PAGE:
'Walkway' rail station plan for Magor as M4 relief road scrapped
A village heavily affected by the decision to scrap the planned M4 relief road is bidding for help to build a £7m railway station there.
Residents of Magor in Monmouthshire have the mainline rail service to London running through the village, but no station.
They want to create a "walkway" station - one with no car parking that travellers will walk or cycle to.
The group is bidding for £75,000 from the Welsh Government to design plans.
Magor and neighbouring Undy had stations for 100 years before they were shut following the publication of Dr Richard Beeching's report of 1964.
Ted Hand, founder of the volunteer group behind the plan and a railwayman for 40 years, said: "It's the holistic answer to commuting.
"The walkway is the first of its kind in the UK and gets cars off the road, kind to the environment, it's integrated and such a good idea you could do it 100 years ago before Beeching."
Under the new South Wales Metro plan, Magor, which is just off the M4, has been designated as a location for a station.
If the group is successful in its application for planning funding, it could be the final funding hurdle before getting on the Department for Transport's new station list.
There is no car parking at the proposed station on the M4 corridor commuter belt, but it would be connected to local bus and cycle routes and, crucially, within 15 minutes walk of most of the 6,000 residents.
Newport East MP Jessica Morden, who backs the proposal, said the population of Magor was projected to rise to 10,000 within 10 years and the station would "benefit the many commuters in the village".
Now the M4 relief road has been scrapped, the Welsh Government has about £1bn to come up with congestion solutions, with UK government projections showing traffic on the M4 could rise by 38% over 30 years.
John Griffiths, the assembly member for the constituency, said he thought the walkway station at Magor should be at the top of the Welsh Government's to-do list.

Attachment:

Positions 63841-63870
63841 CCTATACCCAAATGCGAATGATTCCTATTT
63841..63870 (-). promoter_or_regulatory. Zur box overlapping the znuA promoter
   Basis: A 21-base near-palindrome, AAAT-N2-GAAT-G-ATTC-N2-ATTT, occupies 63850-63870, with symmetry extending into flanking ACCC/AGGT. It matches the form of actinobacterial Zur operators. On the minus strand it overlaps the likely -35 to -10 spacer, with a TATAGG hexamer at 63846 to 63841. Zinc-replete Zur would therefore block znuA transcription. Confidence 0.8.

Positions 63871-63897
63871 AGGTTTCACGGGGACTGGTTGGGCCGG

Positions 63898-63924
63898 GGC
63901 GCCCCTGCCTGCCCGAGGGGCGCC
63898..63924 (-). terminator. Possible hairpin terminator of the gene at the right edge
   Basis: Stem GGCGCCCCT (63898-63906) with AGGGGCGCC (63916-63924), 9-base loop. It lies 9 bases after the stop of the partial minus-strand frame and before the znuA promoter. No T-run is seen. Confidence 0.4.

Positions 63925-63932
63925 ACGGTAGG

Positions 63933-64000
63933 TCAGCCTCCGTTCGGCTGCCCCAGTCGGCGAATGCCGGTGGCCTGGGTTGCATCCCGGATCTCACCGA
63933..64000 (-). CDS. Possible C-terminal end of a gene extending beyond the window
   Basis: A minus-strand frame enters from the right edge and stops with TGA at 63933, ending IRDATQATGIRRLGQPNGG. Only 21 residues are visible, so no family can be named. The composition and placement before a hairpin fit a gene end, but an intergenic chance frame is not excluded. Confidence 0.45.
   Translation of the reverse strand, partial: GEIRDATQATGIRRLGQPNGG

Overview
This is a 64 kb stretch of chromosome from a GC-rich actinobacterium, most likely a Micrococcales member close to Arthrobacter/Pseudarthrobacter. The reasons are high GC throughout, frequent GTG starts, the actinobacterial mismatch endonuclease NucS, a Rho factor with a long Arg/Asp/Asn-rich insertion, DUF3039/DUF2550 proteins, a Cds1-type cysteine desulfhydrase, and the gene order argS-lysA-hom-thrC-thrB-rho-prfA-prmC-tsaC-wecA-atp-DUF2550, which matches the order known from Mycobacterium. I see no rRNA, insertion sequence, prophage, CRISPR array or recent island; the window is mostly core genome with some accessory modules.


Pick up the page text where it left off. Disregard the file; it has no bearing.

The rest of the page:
"This a detailed and innovative prime example of a public transport quick win that, with other infrastructure improvements across south east Wales, can help the M4 traffic problem," he said.
A Welsh Government spokesman said: "Both the first minister and economy minister made clear in their statements that the commission will seek to find innovative, affordable and sustainable solutions in the shortest possible timescales to the congestion problems on the M4 around Newport."
Business consultant Nerys Corfield lives directly opposite the proposed site of the station and said she would use the station for commuting and leisure.
"I just think it will make everything much more accessible. I'll probably end up in the shops a bit more, just not having to think about getting in the car. It's really great," she said.
"My next-door neighbour drives over to Bristol every day and it's going to be huge difference to him."
As a commuter, she had hoped the M4 relief road would be approved but now thinks the station would be a good alternative.
"We're a huge commuter community here in Magor and Undy. Not many people don't get in their car or use the local transport options and this is going to be a really convenient local transport option."
But the man who drew up the South Wales Metro plan, Prof Mark Barry, said while he backs a station at Magor, it must be part of a a big-picture answer.
He said: "The whole of the south Wales mainline needs to be upgraded for faster line speeds and more capacity, then we can introduce new stations like Magor as part of a long-term, wider strategy."